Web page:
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What is a 'flipped classroom'?

Flipping the classroom occurs when the transfer of theoretical information from teacher to student (‘lecturing’) is taken out of the classroom/lectures and presented as material to study before the lecture. The lecture itself is then used to discuss important questions about the material, and assess the student’s level of understanding. These discussions can take place between teacher and students, but also (and often so in large groups) through peer discussion, where students discuss a question among each other and then provide the teacher their conclusion(s) by answering questions through an online voting tool or back channel (for instance twitter). These answers provide teachers with information which topics students understand well and what they find more difficult, needing more explanation.  
One of the pioneers and early adopters of this method is Eric Mazur (
1993; Peer Instruction: A User's Manual. Upper Saddle River, NJ:Prentice Hall. ), who searched for a method to activate his students and help them get a deeper understanding of what they are learning. He found that traditional lecturing quickly leads to passive students, while using peer instruction and the flipped classroom model helped students gain a deeper understanding.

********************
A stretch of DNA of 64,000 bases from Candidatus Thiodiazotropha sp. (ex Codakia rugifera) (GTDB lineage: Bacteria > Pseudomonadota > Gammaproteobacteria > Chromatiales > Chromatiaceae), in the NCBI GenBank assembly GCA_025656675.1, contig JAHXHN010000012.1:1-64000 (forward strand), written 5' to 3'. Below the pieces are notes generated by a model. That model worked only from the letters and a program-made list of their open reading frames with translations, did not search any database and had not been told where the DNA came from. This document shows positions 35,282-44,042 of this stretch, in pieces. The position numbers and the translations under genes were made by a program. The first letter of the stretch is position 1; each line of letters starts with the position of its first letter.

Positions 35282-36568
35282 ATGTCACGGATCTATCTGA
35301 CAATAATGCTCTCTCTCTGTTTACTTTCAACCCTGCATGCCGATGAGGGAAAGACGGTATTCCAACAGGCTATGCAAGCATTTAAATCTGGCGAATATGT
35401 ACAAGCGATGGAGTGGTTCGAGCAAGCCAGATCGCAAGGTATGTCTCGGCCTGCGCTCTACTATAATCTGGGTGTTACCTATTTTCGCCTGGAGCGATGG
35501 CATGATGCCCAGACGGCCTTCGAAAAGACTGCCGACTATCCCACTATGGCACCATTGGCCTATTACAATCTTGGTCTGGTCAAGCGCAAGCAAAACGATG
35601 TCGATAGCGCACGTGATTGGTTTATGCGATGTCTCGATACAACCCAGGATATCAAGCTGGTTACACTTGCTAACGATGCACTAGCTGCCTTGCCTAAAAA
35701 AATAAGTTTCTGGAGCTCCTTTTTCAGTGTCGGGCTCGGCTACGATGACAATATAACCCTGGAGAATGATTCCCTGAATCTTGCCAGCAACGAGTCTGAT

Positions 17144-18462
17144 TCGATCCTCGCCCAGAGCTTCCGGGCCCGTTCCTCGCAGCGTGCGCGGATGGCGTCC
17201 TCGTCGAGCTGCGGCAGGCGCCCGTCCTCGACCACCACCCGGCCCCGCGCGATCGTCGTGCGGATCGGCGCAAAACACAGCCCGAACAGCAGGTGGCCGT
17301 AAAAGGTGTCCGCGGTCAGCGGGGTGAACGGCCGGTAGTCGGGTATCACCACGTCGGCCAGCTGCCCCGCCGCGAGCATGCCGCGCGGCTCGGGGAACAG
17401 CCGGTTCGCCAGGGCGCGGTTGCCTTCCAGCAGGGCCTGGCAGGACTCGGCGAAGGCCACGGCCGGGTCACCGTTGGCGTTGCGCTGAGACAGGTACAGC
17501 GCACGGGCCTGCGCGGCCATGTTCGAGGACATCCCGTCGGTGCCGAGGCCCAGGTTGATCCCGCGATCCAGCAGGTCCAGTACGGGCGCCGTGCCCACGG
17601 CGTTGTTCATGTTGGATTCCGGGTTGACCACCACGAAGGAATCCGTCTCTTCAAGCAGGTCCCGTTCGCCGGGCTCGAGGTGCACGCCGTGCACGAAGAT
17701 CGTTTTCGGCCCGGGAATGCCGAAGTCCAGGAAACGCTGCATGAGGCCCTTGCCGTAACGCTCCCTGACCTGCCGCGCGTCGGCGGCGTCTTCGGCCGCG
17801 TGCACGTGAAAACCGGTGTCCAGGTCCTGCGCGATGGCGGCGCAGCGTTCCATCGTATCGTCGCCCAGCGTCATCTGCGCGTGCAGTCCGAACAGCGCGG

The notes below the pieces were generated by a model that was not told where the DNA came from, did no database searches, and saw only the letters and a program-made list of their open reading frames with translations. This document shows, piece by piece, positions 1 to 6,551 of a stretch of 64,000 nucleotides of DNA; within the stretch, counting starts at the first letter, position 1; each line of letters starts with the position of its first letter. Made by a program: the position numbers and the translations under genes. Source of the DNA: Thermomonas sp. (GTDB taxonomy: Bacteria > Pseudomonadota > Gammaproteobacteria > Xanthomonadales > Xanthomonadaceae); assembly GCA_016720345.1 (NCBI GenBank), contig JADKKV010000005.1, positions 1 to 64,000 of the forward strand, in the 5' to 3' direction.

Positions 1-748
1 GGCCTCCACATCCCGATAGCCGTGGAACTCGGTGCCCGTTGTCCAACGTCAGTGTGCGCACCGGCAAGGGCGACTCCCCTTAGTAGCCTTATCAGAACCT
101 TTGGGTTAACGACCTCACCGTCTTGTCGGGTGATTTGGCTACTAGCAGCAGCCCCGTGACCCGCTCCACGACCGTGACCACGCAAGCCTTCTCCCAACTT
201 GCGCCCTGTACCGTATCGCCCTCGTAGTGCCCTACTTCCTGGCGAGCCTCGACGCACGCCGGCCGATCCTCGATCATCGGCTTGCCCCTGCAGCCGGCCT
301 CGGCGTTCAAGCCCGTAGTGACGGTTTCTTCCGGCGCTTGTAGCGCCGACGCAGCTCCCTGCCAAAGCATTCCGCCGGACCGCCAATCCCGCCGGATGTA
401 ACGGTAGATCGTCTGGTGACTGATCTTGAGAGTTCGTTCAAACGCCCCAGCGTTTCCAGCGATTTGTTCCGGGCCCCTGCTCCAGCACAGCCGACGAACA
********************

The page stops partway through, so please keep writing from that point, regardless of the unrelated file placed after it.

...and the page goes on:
Taken from: http://eflbloggingmoldova.weebly.com/assignments/assignment-11-introduction-to-flipped-instruction-or-turning-the-traditional-classroom-on-its-head
Taken from: http://eflbloggingmoldova.weebly.com/assignments/assignment-11-introduction-to-flipped-instruction-or-turning-the-traditional-classroom-on-its-head

Flipped Classroom requires a high level of participation of students, both in preparation and during class, but also requires a higher level of flexibility from teachers, since most of their lectures will be made up of assessing and addressing student’s needs and level of understanding providing extra support and explanation where needed. There are however many forms of implementing flipped classroom in courses. Some teachers change each lecture to the flipped classroom format while others find it more useful to only run a few of their lectures in a flipped format (“partial flip”), and teach the other lectures in a more traditional way, or even switching from a traditional to a flipped format within the same lecture. Which form of flipped classroom to use depends on the course being taught, what outcomes are required and what fits each teacher best.

Last modified:05 October 2015 3.46 p.m.
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